Go Plant-Based! It is the Only Way To Save Our Planet.

Published by plantsarepower on

It seems that after being mistreated for decades, our Mother Earth is finally fighting back to survive. Fortunately, we need to look no further than our food choices to save the planet. It’s time we woke up and understood the close connection between our eating habits and our increasingly vulnerable planet.  It’s time to change some habits…


Meat, dairy, and egg production are among the leading causes of human-caused climate change, soil erosion, water pollution, and the decrease in biodiversity. According to the Food and Agricultural Organization of the United Nations, farmed animals are responsible for 14.5% of total greenhouse gas emissions. Thus, animal agriculture accounts for at least half of all food-related greenhouse gas emissions, as the global food system contributes up to 30% of all human-made emissions.


While carbon dioxide is the most notorious greenhouse gas, responsible for about 27% of animal agriculture’s greenhouse gas emissions, methane is potentially 28 times more harmful than carbon dioxide in terms of its global warming potential, while nitrous oxide is 265 times as potent. The greatest source of the former is cattle, who, like all ruminants (cows, sheep, and goats), produce methane during their digestive process. This gas is responsible for about 44% of animal agriculture’s total greenhouse gas emissions. Nitrous oxide, on the other hand, is released when animal manure is used as fertilizer, composted, or otherwise processed. It is especially problematic if more nitrogen is used than the vegetation can absorb. About 29% of the meat industry’s emissions are in the form of nitrous oxide. The immense scale of producing beef and dairy products means that cattle farming contributes the biggest share of the meat industry’s total greenhouse gas emissions, at 65%. Emission levels continue to rise due to ever-intensifying meat and dairy production.

Besides this, animal agriculture further exacerbates climate change as vast areas of forests, grasslands, and wetlands are cleared to provide land for grazing and to grow animal feed crops. Forests and other wildlands mitigate climate change by acting as massive carbon sinks, in which carbon is absorbed from the atmosphere and sequestered underground. Forests, wetlands, and grasslands fulfill vital functions for local climates and water supplies. Their destruction and conversion to farmland are among the largest sources of carbon dioxide emissions. Furthermore, the resulting habitat destruction endangers plant and animal wildlife, compounding the pressure on biodiversity and ecosystems. Thus, animal agriculture has a doubly damaging effect on climate: not only does it produce huge amounts of harmful greenhouse gas emissions, but it also destroys Earth’s natural defense systems.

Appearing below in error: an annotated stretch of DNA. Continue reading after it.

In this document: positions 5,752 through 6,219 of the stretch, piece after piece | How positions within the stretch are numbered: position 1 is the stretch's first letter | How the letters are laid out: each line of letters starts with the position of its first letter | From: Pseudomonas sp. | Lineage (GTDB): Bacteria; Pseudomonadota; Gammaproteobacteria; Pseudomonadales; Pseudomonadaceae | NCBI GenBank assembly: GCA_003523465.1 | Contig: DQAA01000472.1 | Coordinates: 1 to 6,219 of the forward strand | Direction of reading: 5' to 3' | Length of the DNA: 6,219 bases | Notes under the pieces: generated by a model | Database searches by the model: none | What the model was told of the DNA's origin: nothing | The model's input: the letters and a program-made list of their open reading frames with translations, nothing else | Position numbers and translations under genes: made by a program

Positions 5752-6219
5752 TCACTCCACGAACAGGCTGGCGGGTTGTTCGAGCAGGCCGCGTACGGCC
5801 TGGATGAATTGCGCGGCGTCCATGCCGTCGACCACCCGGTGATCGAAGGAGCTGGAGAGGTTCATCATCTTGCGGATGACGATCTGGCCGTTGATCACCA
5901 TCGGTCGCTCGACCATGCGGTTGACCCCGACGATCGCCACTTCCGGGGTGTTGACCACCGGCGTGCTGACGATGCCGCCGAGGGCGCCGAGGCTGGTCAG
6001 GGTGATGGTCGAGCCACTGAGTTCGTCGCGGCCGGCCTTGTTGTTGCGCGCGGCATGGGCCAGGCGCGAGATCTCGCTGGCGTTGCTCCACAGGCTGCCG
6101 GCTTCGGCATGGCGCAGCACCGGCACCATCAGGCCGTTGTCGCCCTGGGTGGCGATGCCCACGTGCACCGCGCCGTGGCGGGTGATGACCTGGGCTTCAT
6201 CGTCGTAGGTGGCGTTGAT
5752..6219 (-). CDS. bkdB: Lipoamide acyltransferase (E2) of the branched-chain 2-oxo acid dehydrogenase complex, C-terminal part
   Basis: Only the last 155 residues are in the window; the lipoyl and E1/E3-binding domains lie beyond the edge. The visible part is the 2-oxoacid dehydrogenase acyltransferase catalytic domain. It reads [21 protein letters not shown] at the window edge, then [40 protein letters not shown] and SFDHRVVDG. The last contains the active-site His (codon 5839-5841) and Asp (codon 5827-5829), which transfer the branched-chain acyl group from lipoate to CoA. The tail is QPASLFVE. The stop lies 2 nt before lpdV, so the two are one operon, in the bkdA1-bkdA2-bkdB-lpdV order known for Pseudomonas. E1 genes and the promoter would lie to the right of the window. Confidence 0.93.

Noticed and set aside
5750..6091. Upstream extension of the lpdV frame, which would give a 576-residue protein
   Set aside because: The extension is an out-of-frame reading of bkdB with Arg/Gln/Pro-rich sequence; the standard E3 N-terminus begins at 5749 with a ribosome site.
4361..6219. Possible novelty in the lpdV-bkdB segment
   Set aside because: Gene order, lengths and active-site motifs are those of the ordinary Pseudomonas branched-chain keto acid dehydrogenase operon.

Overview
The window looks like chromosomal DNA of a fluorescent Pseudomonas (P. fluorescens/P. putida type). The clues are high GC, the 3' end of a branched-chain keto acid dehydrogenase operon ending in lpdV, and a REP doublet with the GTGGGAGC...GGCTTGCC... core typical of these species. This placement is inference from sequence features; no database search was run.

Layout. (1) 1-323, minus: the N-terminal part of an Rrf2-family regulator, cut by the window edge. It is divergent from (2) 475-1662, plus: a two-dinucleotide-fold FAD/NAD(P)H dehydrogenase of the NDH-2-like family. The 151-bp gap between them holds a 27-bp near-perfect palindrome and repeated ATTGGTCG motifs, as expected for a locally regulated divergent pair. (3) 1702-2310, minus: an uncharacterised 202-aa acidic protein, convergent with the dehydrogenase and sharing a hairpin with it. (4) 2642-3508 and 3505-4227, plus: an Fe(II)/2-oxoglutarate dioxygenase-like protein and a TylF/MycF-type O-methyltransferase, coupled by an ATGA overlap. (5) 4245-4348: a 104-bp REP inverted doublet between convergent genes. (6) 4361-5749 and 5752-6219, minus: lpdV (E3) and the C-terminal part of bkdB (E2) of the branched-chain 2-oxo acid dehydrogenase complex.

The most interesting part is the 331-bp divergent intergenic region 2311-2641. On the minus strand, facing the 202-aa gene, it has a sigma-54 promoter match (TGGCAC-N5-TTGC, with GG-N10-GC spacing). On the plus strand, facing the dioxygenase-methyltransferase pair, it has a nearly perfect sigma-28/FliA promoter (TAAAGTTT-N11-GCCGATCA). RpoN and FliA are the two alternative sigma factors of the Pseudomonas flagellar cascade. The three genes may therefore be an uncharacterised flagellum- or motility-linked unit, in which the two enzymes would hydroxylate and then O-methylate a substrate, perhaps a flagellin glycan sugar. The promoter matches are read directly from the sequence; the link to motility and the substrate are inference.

Rising incomes and urbanisation across developing countries are driving an increase in meat consumption. These changing demographics are bringing about a global food transition in which less-processed, highly plant-based traditional diets are being replaced by diets higher in refined sugars, refined fats, and animal products. If the consumption of meat and other animal products increases at current rates, global greenhouse gas emissions from animal agriculture will rise by nearly 80% by 2050. 

Even though the consumption of animal products plays a major role in climate change, there is little public awareness of the link between diet and climate change. Recognising the climate impact of different foods is a crucial first step in making climate-friendly food choices. Click here for some more insightful articles to know more about how the consumption of animal products affects our planet! 


There is consistent evidence that diets high in plant-based foods and lower in animal products are less damaging to the climate. For example, let us consider that producing 1 kg of beef releases between 16 kg and 30 kg of carbon dioxide into the environment. In this case, 1 kg of tofu would release only 1 kg of carbon dioxide. Studies suggest that personal food-related carbon footprints could be halved with the adoption of a plant-based diet, and that if everyone adopted a vegan diet, worldwide food-related greenhouse gas emissions could be reduced by up to 70% by 2050. Given that, calorie for calorie, meat, dairy, and other animal-based foods create more greenhouse gases and require significantly more land and other resources than plant-based foods, it is easy to conclude that, besides its many other benefits, a plant-based diet is one of the simplest and most effective ways in which each of us can make a positive impact on climate change.


You have the power to make a positive change on a global, planetary-scale just by switching to a plant-based diet. So what are you waiting for? Take the first step towards a healthier and safer planet by participating in our #21daychallenge today!  

Interested in knowing more? To access the full article, please visit Proveg: Environment

Categories: Air


Leave a Reply

Your email address will not be published. Required fields are marked *